The night before his adventure was to begin, the gods appeared to him. They wanted to help him in his quest. Athena gave him a highly polished shield, the inside of which reflected like a mirror. Hermes lent Perseus his winged sandals to hasten his journey. Even Zeus himself gave him an adamani…admananium…adam…a magic sword with which to slice off Medusa’s head. Perseus was very grateful to the gods for their gifts and their advice:

“When you depart at tomorrow’s sun,” Athena said, “run to the other side of the world, where the sun has just set. There you will find the Graeae. They are cousins of the Gorgons and will help you to find your enemy.”

“Well, can’t you guys just tell me where they are?”

“No. No we can’t.”

“Why not?”

“Er…do not question the ways of the gods! Just go find the Gray Ladies, okay?”

So, the next morning as the first rays of the sun shone upon him, Perseus ran with Hermes’ winged sandals to the other side of the world. Here night had just begun to fall. And on the cold, dark rocks at the edge of the sea he found the Graeae. These three old hags had only one eye that they shared between them. One would remove it and pass it to the next and they would all get a turn…yes, I agree, it’s disgusting, but it’s just a story. Anyway, as one passed it to the next, Perseus took it and held it out of their reach.

“Where is our eye?” cried the Graeae. “Who has our eye?”

“I,” said Perseus.

“Yes. Eye. Where is our eye?”

“No, I mean I as in me.”

“You? What about you?”

“No, I—never mind. I have your stupid eye and I won’t return it until you tell me how to find your cousins, the Gorgons.”

The Graeae agreed and told Perseus where he would find the Gorgons. Perseus returned their eye (gratefully, cuz it was pretty gross) and followed their directions until he came to the outskirts of the nation of Ethiopia (not the one you’re thinking of, this is a different one). It was a dark, gray place where it looked like the sun had never shone. Here is where the Gorgons lived and here is where Perseus found Medusa.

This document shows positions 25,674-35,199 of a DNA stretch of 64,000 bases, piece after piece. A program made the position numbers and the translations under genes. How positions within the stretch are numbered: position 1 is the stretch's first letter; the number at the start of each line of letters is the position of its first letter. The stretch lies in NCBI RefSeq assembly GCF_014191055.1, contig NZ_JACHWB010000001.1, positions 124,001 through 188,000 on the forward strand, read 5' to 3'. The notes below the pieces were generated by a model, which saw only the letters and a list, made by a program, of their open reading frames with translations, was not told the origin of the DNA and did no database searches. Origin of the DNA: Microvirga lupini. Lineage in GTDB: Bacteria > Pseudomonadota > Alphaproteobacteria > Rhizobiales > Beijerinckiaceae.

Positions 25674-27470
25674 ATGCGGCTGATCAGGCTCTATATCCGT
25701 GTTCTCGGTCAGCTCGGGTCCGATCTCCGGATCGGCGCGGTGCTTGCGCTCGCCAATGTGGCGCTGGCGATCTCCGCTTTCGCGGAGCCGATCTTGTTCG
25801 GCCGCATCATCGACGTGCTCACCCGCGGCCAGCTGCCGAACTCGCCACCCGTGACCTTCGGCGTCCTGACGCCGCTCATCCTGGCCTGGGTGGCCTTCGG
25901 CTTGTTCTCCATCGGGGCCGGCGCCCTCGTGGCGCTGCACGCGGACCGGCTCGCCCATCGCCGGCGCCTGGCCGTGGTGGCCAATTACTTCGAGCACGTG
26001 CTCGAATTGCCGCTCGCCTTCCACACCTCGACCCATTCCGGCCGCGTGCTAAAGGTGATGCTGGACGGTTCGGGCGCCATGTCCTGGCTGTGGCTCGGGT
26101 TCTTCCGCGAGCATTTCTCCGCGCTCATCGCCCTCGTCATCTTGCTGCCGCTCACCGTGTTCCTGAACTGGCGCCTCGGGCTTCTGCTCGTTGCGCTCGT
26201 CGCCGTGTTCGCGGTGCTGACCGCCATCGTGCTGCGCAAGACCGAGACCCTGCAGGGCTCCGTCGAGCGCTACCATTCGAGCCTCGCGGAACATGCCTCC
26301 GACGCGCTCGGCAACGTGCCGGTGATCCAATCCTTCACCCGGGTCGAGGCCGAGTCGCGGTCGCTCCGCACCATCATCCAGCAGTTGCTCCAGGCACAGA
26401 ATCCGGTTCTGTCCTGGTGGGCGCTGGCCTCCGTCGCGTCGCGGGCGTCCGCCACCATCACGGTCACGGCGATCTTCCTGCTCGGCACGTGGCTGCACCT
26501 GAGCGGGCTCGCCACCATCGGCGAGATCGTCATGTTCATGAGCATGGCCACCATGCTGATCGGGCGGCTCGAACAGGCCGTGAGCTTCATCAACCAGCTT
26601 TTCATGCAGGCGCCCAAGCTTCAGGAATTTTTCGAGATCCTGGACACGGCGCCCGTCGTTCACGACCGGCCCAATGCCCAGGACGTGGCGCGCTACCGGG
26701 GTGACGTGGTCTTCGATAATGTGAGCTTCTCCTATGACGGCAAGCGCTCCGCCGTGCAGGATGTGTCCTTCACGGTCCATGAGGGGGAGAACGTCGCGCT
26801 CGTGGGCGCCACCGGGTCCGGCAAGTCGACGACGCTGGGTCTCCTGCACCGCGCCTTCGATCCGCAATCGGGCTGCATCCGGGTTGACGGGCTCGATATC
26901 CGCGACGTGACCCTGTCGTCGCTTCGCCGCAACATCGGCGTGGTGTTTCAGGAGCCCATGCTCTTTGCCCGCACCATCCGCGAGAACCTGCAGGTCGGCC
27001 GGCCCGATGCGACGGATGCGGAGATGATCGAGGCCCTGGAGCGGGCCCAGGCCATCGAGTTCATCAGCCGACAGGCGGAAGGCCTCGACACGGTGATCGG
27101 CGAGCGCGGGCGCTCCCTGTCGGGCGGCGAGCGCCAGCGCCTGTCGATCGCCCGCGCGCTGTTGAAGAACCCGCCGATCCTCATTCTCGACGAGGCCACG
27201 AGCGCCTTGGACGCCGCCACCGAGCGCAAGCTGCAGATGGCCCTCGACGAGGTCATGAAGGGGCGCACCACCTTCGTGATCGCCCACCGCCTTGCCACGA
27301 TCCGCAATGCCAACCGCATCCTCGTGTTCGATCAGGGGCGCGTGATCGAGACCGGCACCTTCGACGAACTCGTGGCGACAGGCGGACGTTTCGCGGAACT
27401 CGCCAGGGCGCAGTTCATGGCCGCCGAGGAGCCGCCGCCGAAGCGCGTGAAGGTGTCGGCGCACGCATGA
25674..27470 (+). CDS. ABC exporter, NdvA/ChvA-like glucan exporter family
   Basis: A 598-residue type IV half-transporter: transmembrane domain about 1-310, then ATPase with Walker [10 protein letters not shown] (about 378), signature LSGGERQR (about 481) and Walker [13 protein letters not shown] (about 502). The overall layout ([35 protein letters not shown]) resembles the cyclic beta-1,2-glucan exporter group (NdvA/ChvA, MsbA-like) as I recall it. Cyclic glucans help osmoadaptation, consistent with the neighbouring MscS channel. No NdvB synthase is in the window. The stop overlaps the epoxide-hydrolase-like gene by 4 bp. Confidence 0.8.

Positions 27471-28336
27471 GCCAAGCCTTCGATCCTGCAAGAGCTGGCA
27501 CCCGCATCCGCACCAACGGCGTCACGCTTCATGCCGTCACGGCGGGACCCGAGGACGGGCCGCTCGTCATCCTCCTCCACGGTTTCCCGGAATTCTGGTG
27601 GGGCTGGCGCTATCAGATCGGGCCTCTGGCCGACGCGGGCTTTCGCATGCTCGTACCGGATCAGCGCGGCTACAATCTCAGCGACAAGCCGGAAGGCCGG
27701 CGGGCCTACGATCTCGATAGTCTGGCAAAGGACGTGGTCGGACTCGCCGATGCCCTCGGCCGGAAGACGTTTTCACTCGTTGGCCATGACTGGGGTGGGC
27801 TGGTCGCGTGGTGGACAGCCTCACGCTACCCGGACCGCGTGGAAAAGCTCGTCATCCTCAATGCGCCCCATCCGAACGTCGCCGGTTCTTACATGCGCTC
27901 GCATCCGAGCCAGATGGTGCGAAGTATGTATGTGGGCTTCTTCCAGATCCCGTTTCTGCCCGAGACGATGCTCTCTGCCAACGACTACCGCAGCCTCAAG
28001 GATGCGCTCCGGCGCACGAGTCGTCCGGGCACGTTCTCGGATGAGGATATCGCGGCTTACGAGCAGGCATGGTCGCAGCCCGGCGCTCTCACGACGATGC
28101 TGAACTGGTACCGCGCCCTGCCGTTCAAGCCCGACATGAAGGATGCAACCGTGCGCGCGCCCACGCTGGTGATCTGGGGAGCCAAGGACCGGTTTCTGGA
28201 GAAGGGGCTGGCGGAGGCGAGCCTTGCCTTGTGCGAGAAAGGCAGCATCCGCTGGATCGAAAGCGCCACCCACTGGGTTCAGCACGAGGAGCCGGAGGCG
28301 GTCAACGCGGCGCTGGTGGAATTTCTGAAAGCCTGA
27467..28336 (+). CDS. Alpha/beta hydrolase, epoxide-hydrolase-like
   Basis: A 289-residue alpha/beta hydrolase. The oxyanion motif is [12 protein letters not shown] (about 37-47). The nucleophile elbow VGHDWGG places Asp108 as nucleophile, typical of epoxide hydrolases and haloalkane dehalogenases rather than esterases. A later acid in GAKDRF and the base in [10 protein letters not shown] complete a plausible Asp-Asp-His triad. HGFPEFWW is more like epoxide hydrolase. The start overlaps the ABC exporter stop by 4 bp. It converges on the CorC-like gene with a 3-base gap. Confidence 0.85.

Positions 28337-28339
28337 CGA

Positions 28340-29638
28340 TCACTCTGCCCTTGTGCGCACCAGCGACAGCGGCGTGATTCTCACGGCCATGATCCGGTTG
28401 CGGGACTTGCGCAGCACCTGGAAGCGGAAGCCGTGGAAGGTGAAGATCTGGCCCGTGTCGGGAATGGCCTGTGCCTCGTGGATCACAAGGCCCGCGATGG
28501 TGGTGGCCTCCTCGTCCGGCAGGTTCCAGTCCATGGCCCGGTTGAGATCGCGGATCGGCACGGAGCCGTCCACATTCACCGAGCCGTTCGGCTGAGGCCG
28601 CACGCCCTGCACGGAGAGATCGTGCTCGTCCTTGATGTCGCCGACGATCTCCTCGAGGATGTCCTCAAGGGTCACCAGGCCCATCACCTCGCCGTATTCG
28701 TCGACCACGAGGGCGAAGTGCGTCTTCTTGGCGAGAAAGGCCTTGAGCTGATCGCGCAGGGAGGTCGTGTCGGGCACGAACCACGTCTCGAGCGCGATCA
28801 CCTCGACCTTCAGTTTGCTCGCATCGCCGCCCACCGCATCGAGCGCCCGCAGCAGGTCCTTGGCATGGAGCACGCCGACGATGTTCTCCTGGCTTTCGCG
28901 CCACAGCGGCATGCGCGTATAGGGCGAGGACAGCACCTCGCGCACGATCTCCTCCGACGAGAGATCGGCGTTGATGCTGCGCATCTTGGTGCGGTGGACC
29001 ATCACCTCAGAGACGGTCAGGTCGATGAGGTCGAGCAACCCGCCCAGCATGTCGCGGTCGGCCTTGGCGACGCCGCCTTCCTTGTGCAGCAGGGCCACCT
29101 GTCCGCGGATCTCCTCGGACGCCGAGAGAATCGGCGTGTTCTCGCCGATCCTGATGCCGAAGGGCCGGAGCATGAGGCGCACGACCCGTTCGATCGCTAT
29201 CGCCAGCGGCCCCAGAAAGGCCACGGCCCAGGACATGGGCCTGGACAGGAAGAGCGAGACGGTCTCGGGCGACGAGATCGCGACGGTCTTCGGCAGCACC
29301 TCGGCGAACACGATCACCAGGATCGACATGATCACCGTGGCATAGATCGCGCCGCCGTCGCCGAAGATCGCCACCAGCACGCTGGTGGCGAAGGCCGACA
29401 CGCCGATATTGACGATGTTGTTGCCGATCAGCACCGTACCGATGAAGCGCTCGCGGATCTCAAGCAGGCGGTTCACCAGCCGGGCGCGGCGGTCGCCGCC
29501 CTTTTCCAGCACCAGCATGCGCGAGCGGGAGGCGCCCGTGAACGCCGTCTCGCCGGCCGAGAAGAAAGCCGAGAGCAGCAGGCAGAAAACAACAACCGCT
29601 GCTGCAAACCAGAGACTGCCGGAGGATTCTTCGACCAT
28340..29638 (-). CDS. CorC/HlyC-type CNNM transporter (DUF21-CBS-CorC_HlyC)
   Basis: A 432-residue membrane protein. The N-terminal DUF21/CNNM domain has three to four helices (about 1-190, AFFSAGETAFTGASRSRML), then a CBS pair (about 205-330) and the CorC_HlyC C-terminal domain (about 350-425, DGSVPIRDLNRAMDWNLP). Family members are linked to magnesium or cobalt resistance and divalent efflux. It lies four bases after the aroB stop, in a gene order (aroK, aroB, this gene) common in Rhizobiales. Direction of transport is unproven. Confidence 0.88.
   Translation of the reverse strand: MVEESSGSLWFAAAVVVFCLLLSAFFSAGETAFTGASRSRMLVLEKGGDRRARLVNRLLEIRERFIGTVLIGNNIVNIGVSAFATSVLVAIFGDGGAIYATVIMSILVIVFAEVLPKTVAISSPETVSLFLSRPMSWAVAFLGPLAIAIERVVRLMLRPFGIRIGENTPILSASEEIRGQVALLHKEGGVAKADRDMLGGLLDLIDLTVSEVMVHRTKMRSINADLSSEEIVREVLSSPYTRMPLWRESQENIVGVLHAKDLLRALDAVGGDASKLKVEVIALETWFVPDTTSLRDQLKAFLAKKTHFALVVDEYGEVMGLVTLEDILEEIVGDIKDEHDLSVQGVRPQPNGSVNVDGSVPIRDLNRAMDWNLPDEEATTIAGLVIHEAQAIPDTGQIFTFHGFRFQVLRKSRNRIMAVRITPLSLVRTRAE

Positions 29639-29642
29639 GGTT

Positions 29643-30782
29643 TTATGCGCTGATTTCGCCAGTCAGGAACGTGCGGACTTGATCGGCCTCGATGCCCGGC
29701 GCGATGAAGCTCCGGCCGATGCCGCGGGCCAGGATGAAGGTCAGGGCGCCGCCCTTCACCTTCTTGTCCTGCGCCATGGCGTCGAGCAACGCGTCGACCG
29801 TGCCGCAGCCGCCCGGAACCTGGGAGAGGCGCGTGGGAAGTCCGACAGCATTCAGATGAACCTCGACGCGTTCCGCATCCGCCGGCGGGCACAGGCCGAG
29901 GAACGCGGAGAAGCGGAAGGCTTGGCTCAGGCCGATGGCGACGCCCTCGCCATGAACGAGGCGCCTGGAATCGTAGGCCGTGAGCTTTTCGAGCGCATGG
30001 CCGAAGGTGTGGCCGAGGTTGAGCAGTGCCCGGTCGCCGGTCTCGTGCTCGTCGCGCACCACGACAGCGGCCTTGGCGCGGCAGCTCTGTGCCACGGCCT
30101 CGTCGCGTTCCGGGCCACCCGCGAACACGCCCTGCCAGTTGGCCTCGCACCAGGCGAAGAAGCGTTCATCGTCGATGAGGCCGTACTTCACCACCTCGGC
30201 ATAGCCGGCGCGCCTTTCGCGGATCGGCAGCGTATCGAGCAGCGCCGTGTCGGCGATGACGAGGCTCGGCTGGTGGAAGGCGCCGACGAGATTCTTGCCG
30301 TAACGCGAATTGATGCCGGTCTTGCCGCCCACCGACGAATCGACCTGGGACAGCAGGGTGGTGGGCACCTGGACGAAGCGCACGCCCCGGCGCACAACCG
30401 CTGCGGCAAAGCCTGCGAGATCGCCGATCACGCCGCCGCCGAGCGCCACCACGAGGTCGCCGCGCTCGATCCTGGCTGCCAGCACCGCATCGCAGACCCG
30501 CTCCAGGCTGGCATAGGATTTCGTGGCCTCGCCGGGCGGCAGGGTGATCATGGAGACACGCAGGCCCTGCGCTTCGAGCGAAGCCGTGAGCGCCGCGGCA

“Who seeks Medusa?” she asked, her back to her foe.

“I am Perseus. Son of Zeus and the mortal Danae. The man I will one day call ‘father’ has demanded your head and I will not leave this place without it.”

See? That’s how heroes talk in stories like this. Nobody talks like that anymore. How cool is that?

Anyway: “Then you will never leave this place!” hissed Medusa (or it might have been her hair) and she rounded on her enemy. “Look into my eyes!”

“No!” replied Perseus and he at once spun around and held up his shield. With his back to Medusa, he saw her reflection in his shield and by looking, memorizing the terrain then shutting his eyes and quickly turning around he was able to fight Medusa without ever looking directly at her. The battle raged on for many hours, and it was almost daybreak when the final blow was struck. With a mighty swipe of Zeus’ sword, Perseus sliced through Medusa’s neck and her lifeless head fell to the ground…again, pretty gross, huh?

Exhausted from his battle, Perseus used the last of his strength to put the severed head in his knapsack (very carefully, because her eyes were still open) and then he did what pretty much any demigod would do in the same situation: He collapsed to the ground and lost consciousness.

He awoke several hours later in a soft bed with maids attending him. “Where am I?” he demanded of them.

“You are in the palace of King Cepheus and Queen Cassiopeia. The monarchs of Ethiopia.”

“How did I get here?” he asked. They explained how the sounds of the battle with Medusa had attracted the attention of some early-morning fishermen. They had seen Perseus behead Medusa and collapse on the rocks. They knew the other two Gorgons (the ones that didn’t die, remember) would soon discover him and tear him limb from limb for killing their sister, so they carried him into the city where news quickly spread of his defeat of the monster. The king and queen ordered him to be brought to their palace where, when he awoke, which was now, he would be their honored guest at a feast.

Well, I don’t know if you’ve ever beheaded a terrible monster after fighting for hours on end and then slept for more hours on more end (I don’t think that’s right, but let’s move on), but if you have you would know what Perseus knew, that what you’d really be in the mood for was a feast. He sat at the royal table between the king and queen and was called on to recount the story of his adventure which, when it was over, was met with cheers and applause the likes of which Perseus had never heard before. It was the greatest night of his life…until the end of the meal.

“Perseus,” said the King, hesitantly, “I should tell you, this feast is not just to celebrate your victory over Medusa.”

“It isn’t?”

“No,” said the Queen. “It is also to entice you to help us.”

“You see,” continued the King, “this very night, a terrible sea serpent is going to kill our daughter, Andromeda.”

“What?” said Perseus, understandably perplexed. “Why? How? Huh?”